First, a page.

One of the first steps in pursuing justice in a homicide or missing person case is identifying the deceased person. A tool created by researchers at the University of New Mexico is making that process easier. The New Mexico Decedent Image Database includes 150 million images of whole-body CT scans. The database is the first of its kind in the nation.

Yasmin Khan / KUNM


 

Dozens of people braved the 100-degree weather last Sunday in Roosevelt Park to remember the Chicano-led rebellion against police brutality and racism that was sparked there on June 13, 1971.  The rebellion is a key, but often overlooked moment in New Mexico’s Chicano history.  Fifty years later and in the context of the 2020 Black Lives Matter uprising, the rebellion serves as a reminder of the long record of police violence, resistance, and collaboration by Black and people of color in the state. Chicano community elders Richard Moore and Joaquin Lujan, formerly part of the Chicano rights organization the Black Berets, recounted how the rebellion started.  Lujan explained that besides police repression, the rebellion was triggered by widespread racism against the Chicano community.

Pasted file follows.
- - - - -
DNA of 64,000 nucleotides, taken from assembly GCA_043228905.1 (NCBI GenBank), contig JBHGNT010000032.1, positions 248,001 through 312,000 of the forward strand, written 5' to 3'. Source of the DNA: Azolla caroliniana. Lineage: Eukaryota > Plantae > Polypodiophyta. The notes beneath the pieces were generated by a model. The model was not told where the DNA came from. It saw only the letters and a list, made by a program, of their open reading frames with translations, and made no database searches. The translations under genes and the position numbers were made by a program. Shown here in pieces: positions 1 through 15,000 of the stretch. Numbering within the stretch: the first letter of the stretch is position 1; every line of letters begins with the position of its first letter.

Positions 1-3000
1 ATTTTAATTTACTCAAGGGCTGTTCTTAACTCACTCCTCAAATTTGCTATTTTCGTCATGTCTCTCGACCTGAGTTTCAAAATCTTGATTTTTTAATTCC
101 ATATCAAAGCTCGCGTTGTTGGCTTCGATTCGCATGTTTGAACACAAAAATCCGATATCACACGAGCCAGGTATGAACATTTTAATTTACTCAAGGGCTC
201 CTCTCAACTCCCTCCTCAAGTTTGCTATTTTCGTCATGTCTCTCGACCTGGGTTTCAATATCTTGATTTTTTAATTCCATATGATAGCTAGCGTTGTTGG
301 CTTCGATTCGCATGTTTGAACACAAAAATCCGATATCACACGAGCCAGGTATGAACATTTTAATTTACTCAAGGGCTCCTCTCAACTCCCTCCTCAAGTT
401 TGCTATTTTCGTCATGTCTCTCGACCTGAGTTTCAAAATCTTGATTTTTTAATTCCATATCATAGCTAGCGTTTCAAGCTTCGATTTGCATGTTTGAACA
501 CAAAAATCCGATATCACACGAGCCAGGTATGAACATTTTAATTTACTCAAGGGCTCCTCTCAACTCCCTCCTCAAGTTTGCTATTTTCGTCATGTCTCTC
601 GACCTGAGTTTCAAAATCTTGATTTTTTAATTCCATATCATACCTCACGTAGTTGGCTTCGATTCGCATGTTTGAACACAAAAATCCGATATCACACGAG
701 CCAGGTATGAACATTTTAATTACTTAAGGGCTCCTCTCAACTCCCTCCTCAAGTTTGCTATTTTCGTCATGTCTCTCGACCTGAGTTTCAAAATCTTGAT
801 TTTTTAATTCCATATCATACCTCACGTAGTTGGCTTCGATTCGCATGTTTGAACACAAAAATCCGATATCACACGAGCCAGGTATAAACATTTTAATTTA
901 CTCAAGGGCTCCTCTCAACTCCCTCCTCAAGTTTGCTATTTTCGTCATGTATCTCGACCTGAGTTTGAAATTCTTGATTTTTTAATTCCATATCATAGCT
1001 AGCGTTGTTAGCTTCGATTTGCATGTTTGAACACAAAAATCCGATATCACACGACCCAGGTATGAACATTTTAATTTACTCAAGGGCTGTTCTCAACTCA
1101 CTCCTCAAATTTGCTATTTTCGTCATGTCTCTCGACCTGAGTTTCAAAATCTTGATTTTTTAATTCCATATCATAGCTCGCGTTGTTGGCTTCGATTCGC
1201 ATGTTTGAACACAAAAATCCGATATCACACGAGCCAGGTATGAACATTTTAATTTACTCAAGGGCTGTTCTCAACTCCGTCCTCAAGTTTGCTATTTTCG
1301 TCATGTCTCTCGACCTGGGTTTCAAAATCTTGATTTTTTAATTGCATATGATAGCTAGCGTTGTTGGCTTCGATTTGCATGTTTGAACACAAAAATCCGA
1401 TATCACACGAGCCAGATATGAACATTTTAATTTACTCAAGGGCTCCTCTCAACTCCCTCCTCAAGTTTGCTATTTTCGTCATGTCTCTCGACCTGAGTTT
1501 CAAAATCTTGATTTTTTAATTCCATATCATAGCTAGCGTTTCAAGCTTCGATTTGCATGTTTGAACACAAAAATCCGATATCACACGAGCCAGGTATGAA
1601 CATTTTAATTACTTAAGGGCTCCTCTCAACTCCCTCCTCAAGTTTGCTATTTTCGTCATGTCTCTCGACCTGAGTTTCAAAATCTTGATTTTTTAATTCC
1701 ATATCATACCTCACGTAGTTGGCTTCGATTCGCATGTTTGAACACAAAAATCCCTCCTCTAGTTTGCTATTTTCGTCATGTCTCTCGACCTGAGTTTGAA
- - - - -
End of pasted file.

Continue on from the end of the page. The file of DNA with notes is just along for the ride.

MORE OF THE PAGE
Sandor Csudai / Creative Commons


Let’s Talk New Mexico 5/27 8am: Asylum seekers who arrive in the U.S. are often fleeing violence at the hands of police or gangs in their home countries. However, once they arrive in our country, they continue to face the threat of violence, including while in detention. A lawsuit recently filed against a private detention center here in New Mexico claims guards sprayed asylum seekers with a chemical agent to stop a peaceful hunger strike protesting living conditions in the facility. International law says states must protect asylum seekers and refugees, not harm them. On this week’s Let’s Talk New Mexico, we will  be talking about this lawsuit against CoreCivic in Torrance County, and what these private detention centers mean for New Mexico.

Creative Commons

Let's Talk New Mexico 5/13 8 am: Some of New Mexico’s immigrant workers are undocumented and often employed in low-paid but essential jobs, such as early childhood education. And, despite the myths to the contrary, they pay taxes! In 2017, undocumented workers paid almost $70 million in New Mexico state taxes and $12 billion to the U.S. in federal taxes, according to the Institute on Taxation and Economic Policy.